First person Faced with a combative workforce and a fast-approaching deadline, how should the government handle the Jubilee Line?
It's happening all over again. Human nature never changes. Without the Jubilee Line, the visitors needed to make the Millennium Dome a rip-roaring success will not get there. And, with labour unrest erupting in the last stages, the new extension's deadline is under threat. So, what do we have? In a word, blackmail.

As sure as night follows day, when you have a project with a fixed deadline and a client whose pocket is believed to be bottomless, it always happens. Miss the deadline and much of the government money spent on the dome and the Jubilee Line will be wasted.

Well, perhaps not entirely wasted, but the moment of maximum public impact will be missed and the government will be left with egg on its face.

It has all happened before. When the Festival Hall was built, the unions had the government between a rock and a hard place, so, in order to have the Festival Hall on time, it paid up. The construction industry suffered strikes and disruptions for the next two generations, a period that cost it dear.

The rebuilding of 10 Downing Street was the same: seemingly endless strikes and peace bought at a price to get the building finished. The Shell building on London's South Bank was about to suffer the same fate.

Shell had plenty of money and needed its building. Surely it would pay, just as the government had done. Happily, Shell was made of sterner stuff. The contractor, Sir Robert McAlpine & Sons (my family business), closed the job for six months and announced that it would restart work in its own good time and with a workforce that was congenial to it. Had Shell and the contractors not taken this view, the building would have taken years to finish.

The government should announce that London Transport has organised a fleet of boats to carry visitors to the dome; the Jubilee Line is, therefore, irrelevant

The Barbican, too, was riddled by strikes. McAlpine was brought in to get the job done. Its contract provided for it to be paid to fight strikes. The workforce, knowing of this contract, caused little or no trouble.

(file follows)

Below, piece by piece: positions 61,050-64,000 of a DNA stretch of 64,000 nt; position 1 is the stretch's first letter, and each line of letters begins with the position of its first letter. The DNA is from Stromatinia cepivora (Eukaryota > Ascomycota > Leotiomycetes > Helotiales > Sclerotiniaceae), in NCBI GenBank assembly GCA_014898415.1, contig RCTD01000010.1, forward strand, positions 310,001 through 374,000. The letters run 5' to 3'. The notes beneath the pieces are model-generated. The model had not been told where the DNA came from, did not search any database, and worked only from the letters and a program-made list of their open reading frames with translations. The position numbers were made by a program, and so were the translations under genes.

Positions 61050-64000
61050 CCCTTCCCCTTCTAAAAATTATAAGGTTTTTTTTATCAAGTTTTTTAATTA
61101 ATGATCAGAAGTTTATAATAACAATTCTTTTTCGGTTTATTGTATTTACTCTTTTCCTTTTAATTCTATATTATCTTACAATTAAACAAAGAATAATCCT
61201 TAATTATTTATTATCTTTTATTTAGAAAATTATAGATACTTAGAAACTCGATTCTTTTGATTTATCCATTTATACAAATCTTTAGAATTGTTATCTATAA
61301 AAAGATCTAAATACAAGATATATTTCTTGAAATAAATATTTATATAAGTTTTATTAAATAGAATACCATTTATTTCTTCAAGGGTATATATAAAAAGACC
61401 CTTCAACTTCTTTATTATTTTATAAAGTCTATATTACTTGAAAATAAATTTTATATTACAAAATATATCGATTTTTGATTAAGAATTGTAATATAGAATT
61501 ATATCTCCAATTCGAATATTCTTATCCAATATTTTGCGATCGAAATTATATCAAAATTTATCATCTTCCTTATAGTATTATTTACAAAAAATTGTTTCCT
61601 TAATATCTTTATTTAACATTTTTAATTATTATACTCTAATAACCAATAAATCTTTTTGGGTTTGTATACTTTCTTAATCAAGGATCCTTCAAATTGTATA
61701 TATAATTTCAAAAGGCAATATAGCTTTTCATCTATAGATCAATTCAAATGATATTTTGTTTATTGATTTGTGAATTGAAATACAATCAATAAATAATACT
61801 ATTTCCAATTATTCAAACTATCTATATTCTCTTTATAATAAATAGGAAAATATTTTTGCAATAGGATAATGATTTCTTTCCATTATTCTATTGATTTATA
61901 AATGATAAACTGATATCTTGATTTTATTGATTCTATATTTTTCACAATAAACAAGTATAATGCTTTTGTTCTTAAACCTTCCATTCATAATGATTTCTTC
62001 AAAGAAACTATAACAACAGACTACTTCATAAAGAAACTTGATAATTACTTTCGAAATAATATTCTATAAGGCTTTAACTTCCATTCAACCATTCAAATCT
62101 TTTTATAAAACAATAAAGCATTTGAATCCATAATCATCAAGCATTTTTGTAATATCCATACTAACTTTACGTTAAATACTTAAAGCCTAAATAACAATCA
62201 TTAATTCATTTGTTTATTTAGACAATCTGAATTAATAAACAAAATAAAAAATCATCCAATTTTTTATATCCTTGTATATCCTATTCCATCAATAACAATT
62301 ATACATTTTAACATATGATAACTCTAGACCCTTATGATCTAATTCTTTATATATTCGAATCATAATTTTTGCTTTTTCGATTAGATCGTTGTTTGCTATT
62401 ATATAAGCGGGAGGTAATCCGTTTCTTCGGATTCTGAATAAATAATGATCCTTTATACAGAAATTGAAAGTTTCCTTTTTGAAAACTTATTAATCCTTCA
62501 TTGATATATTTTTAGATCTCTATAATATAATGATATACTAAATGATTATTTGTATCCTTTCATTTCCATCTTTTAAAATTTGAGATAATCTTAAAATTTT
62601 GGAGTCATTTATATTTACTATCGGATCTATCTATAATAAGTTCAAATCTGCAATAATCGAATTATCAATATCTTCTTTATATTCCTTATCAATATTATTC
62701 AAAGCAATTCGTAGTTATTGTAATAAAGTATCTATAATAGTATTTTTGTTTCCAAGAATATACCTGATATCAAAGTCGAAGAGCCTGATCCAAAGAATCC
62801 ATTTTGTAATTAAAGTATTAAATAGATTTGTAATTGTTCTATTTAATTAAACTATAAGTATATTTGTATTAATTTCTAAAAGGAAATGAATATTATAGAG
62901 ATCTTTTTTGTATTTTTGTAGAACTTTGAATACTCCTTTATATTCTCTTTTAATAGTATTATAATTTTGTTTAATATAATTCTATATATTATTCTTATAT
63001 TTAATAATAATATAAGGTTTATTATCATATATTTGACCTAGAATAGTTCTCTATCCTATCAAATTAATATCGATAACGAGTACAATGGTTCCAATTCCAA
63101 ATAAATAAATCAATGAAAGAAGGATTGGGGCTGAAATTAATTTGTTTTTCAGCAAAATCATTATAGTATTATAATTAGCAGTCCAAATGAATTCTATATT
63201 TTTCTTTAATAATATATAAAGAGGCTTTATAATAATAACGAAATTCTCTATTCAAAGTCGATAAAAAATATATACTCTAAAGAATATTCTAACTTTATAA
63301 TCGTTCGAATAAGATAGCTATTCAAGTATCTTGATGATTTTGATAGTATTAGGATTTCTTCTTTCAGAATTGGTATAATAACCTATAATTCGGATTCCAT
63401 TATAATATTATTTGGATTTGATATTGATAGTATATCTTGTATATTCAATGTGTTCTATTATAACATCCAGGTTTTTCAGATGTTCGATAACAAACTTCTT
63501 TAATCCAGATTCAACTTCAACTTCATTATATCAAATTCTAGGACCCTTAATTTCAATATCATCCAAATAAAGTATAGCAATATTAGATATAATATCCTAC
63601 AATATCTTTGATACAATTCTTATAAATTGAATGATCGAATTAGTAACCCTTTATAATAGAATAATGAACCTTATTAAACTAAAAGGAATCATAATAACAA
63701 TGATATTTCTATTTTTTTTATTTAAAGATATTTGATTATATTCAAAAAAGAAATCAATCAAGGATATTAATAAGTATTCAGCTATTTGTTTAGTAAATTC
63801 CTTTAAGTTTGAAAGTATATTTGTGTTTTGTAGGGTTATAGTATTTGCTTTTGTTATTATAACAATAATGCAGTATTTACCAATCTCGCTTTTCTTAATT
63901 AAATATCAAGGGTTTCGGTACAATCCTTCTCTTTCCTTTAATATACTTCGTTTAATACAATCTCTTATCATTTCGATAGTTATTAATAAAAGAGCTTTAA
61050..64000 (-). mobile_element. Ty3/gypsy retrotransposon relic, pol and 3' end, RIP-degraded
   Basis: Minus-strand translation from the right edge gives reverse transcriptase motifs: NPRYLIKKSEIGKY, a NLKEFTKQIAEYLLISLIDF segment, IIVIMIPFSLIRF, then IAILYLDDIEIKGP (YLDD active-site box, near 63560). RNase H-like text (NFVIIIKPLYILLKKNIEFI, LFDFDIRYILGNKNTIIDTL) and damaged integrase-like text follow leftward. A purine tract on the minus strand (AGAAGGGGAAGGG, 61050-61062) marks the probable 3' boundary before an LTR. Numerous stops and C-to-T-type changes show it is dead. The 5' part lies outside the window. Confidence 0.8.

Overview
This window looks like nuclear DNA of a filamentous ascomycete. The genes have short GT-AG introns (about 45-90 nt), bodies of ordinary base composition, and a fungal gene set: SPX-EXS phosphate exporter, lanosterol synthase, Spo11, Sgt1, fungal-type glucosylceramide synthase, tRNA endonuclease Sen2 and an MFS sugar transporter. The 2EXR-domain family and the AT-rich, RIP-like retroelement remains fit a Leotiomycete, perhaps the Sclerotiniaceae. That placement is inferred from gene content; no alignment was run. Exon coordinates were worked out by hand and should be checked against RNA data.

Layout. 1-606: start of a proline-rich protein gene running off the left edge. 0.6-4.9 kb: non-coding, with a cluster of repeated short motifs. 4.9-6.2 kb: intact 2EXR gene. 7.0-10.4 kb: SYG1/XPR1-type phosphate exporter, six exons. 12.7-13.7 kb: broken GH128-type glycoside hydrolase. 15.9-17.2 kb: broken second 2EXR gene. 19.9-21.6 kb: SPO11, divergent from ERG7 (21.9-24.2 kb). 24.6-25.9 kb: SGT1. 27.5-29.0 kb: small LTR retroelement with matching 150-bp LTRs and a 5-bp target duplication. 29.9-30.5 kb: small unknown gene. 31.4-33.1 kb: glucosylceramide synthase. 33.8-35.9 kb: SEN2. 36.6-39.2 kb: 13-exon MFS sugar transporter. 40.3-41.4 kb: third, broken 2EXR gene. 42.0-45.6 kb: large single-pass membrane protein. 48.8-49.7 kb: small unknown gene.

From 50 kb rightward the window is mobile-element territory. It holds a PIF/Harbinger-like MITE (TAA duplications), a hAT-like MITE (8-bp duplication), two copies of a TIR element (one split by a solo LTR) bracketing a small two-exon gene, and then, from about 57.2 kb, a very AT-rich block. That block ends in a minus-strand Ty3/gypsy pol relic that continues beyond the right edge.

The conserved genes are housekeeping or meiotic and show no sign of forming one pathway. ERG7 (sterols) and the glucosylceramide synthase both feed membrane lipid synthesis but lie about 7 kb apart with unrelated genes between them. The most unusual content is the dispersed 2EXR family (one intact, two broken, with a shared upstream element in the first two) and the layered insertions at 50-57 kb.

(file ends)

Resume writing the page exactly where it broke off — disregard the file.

So, what can the government do to combat what is an increasingly strong position for the workforce on the Jubilee Line? Well, the first thing is for the clients to say, "We are very relaxed about when we get our Tube delivered"; and then to say to the contractors, "Take your time, don't be blackmailed." The workforce, of course, will merely laugh and call the government's bluff. The government should then announce that London Transport has organised a fleet of boats to carry visitors to the dome; the Jubilee Line is, therefore, irrelevant. It will, I assure them, be far cheaper in the long run to buy several dozen boats than to go down the road of appeasement. Visitors to the dome might actually prefer to go by boat, and perhaps the scheme might make a huge profit.

A similar problem is developing at the Royal Opera House. Here, the government must announce that every minute the building is open costs it money, so to keep it closed for extra months or even years is a blessing.

This whole issue can only be addressed from a position of strength. Do not assume that contractors caught between a penalty clause and their workforce can venture this problem alone. Do not imagine that the £2000 golden handshake promised to the electricians working on the Jubilee Line will be the end of the matter. Building workers and their trade unions are far from stupid; they can see a good thing when it's around.